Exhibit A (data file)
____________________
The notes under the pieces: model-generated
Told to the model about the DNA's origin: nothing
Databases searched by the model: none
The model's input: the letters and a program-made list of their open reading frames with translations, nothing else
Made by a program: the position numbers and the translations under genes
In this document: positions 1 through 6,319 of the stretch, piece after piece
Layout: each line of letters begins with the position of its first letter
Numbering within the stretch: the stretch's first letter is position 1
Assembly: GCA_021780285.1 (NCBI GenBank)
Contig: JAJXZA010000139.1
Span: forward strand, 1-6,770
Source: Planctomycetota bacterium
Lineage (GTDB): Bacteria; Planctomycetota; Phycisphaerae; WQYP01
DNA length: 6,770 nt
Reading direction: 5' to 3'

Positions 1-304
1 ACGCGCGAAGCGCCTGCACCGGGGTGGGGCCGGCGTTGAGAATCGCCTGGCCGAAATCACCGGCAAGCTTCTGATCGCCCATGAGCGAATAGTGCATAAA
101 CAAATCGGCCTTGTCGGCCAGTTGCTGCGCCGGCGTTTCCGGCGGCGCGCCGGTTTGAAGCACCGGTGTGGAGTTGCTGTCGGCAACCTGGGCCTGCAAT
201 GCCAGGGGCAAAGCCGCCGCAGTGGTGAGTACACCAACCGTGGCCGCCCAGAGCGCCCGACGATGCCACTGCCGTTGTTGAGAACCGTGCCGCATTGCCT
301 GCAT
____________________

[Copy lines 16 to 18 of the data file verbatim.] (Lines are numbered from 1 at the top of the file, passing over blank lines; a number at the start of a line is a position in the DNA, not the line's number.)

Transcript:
Positions 1-304
1 ACGCGCGAAGCGCCTGCACCGGGGTGGGGCCGGCGTTGAGAATCGCCTGGCCGAAATCACCGGCAAGCTTCTGATCGCCCATGAGCGAATAGTGCATAAA
101 CAAATCGGCCTTGTCGGCCAGTTGCTGCGCCGGCGTTTCCGGCGGCGCGCCGGTTTGAAGCACCGGTGTGGAGTTGCTGTCGGCAACCTGGGCCTGCAAT